Our Nashville office has provided numerous educational training sessions regarding the Drug Formulary that has gone into effect. The training sessions have been beneficial in an effort to bring insurance professionals up to speed regarding what the Drug Formulary is and how it is being put into practice via the Bureau of Workers’ Compensation. In implementing a Drug Formulary, the Tennessee Bureau of Workers’ Compensation adopted the Work Loss Data Institute ODG Drug Formulary (Appendix A) as the Drug Formulary for use in the workers’ compensation system. The “Appendix A” can be downloaded from the Bureau of Workers’ Compensation website for easy access.
The Drug Formulary process allows for the review of certain medication prescribed to patients under workers’ compensation. It identifies some medications within certain classes which require approval prior to dispensing. The formulary’s guidelines apply to all new prescriptions written after January 1, 2016. It also applies to all refills of prescriptions written prior to January 1, 2016, but at a later date, depending on the specifics related to the prescribed medications; all drugs dispensed after August 28, 2016 (with a prescription that was written after January 1, 2016) will be subject to the drug formulary guidelines. Until then, there will be no change in the present system of prescribing, dispensing or review.
It is critical to understand that prescriptions that are refills (same medication, same dose, same number, same frequency and same instructions) for older claims were initially subject to separate time frames. For any of these refills of a drug being used or prescribed before January 1, 2016, the Drug Formulary began applying to these prescriptions after February 28, 2017. Therefore, all prescriptions will now be subject to the Drug Formulary Guidelines. The fact that both old and new prescriptions are now subject to these Guidelines should eliminate some of the confusion as to when the Drug Formulary applies in the future.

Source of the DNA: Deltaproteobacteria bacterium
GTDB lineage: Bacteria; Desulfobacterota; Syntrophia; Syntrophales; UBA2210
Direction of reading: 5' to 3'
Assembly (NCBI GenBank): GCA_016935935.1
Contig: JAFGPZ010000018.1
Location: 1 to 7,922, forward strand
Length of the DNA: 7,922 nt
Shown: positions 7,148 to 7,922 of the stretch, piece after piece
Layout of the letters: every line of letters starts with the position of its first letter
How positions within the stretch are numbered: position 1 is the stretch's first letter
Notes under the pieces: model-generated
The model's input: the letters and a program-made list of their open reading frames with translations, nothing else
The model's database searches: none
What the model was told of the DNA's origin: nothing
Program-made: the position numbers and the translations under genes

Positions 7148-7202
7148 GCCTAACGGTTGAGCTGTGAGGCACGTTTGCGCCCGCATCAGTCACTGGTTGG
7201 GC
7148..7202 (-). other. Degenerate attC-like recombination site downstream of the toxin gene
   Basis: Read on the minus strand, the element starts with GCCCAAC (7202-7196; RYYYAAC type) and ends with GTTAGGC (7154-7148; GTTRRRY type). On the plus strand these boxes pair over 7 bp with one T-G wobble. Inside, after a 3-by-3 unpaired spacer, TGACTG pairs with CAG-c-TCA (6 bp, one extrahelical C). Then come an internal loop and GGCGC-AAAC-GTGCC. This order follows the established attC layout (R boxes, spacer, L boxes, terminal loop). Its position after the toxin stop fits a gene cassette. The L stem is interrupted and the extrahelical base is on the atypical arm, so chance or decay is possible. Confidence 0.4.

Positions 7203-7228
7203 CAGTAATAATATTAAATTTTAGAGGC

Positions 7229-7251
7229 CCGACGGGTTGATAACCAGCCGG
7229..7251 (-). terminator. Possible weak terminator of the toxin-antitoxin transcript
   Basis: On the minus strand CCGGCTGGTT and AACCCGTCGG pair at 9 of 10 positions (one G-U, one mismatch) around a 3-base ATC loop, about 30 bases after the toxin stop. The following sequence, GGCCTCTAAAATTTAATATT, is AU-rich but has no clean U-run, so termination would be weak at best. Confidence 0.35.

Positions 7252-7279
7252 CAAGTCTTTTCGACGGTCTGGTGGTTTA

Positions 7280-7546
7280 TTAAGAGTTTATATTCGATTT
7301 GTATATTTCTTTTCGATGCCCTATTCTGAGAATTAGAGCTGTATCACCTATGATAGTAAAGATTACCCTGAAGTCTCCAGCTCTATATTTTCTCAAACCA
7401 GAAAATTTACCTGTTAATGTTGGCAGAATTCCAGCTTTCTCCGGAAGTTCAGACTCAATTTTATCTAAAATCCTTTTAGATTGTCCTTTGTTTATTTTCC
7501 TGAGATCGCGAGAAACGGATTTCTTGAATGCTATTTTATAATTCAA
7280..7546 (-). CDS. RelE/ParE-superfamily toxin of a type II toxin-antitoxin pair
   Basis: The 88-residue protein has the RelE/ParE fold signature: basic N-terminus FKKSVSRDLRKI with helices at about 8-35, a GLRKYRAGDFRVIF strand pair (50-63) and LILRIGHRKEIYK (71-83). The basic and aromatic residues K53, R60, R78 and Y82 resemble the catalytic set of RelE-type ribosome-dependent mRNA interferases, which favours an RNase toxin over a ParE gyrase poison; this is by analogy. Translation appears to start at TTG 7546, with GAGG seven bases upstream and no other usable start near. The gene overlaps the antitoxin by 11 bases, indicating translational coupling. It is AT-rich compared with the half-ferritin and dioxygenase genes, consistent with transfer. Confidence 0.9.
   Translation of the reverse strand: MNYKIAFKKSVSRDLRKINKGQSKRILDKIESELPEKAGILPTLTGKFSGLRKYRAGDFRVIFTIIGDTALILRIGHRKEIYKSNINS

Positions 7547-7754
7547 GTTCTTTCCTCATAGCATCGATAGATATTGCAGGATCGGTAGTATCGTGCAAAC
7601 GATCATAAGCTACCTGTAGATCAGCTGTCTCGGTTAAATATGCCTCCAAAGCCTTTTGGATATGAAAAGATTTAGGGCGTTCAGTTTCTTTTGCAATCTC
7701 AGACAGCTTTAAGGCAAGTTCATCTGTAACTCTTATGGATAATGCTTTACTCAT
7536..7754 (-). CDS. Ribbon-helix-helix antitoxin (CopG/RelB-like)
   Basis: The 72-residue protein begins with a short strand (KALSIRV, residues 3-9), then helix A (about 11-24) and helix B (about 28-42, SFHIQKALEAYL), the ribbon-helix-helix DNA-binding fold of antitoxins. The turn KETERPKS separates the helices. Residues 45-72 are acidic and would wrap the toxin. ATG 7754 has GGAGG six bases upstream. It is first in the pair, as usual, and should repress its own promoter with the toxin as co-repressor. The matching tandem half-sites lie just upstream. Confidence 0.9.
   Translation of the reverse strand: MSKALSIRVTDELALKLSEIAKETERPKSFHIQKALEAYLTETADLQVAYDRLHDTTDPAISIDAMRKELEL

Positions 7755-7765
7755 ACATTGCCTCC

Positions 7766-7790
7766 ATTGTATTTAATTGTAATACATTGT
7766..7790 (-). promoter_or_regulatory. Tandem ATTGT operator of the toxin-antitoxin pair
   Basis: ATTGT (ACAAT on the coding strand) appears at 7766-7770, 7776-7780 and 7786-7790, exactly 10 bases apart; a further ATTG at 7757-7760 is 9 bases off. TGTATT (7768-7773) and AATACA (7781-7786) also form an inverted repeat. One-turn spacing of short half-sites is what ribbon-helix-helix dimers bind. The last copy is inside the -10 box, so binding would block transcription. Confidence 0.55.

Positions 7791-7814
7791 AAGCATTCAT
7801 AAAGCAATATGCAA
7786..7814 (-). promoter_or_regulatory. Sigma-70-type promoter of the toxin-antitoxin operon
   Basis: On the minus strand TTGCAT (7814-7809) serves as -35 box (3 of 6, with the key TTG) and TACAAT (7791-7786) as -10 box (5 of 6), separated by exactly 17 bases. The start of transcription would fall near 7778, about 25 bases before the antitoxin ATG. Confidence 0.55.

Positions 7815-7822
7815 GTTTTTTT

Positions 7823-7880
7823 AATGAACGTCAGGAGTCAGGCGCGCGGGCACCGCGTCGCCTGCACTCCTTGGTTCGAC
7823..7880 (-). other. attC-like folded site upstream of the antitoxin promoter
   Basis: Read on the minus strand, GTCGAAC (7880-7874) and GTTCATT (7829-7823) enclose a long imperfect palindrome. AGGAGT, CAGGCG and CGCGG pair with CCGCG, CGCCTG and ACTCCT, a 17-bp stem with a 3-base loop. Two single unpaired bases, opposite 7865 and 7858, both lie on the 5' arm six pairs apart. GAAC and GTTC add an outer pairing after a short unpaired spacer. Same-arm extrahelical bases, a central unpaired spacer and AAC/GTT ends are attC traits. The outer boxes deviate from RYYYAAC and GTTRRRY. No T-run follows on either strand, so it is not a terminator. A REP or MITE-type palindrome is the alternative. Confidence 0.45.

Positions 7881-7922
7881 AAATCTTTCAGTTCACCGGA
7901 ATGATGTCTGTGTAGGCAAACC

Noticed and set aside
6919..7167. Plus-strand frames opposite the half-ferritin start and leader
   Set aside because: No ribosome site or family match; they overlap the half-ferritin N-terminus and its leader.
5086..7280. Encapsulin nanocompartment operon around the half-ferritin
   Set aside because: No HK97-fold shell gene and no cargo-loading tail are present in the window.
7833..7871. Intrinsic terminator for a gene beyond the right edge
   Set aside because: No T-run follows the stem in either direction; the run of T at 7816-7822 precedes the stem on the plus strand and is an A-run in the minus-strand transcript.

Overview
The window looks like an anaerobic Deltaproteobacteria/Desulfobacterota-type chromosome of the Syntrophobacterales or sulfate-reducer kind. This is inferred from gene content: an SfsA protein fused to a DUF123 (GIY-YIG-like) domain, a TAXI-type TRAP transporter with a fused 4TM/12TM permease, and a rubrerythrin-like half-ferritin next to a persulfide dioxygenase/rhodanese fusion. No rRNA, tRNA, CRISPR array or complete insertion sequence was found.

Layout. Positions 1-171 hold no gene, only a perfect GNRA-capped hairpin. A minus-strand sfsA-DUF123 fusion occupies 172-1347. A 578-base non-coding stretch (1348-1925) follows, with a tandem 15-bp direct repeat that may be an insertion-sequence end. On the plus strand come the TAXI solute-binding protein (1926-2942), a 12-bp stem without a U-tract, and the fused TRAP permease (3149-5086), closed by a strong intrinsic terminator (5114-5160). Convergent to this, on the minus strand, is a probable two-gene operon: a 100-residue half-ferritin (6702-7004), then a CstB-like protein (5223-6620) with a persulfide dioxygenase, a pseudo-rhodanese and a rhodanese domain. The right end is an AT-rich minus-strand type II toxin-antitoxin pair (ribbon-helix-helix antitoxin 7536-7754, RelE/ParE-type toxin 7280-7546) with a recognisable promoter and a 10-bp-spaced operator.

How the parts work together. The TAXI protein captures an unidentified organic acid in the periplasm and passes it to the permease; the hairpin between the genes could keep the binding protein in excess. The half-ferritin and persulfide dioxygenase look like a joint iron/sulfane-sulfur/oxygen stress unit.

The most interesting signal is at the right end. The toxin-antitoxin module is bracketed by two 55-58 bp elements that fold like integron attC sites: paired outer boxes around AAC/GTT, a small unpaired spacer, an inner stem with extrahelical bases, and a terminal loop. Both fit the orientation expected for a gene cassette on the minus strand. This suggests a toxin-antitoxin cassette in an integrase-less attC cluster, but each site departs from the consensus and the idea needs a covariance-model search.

When beginning to understand the role or function of the Drug Formulary, you must be aware that the “prior approval process” is the process that the insurer uses when a prescription is presented to a pharmacy to be paid under a claim for workers’ compensation, if it is appropriate for the injury being covered. This process is sometimes handled through a pharmacy benefits manager or other intermediary and is usually fairly rapid. In order to determine which drugs apply to the formulary, review “Appendix A” for the relevant classifications. Within “Appendix A,” only those classes of drugs that contain medications that are listed as “N” are applicable with the formulary. Any classes of drugs that are not listed or are not specifically called out in the regulations should be treated similar to “Y” drugs. Only “N” drugs, compounds, topical creams, and investigational/experimental drugs require prior approval.
Another important piece of information is that the seven-day supply of the medication (“N” or “Y” drug) is not reduced based upon the date on which the injured worker presents the prescription to the pharmacy. An injured worker is entitled to a full seven days of a first fill medication as long as the prescription is presented to the pharmacy within seven days from the DOI. The applicable rule states, “Prescriptions presented to a pharmacy from an authorized provider and appropriate for the prescribed injury . . . even if the prescribed medication is status ‘N.’ The employer is responsible for the payment.” Medications dispensed as part of a first fill during the first seven 7 days from the DOI are not subject to the formulary requirements and are required to be reimbursed as long as they are “appropriate” for the injury.
As you can imagine, the implementation of the Drug Formulary will likely raise numerous specific case related questions pertaining to the Guidelines. For this reason, our Nashville office is glad to assist with any case specific questions. Please do not hesitate to email or telephone us with these questions.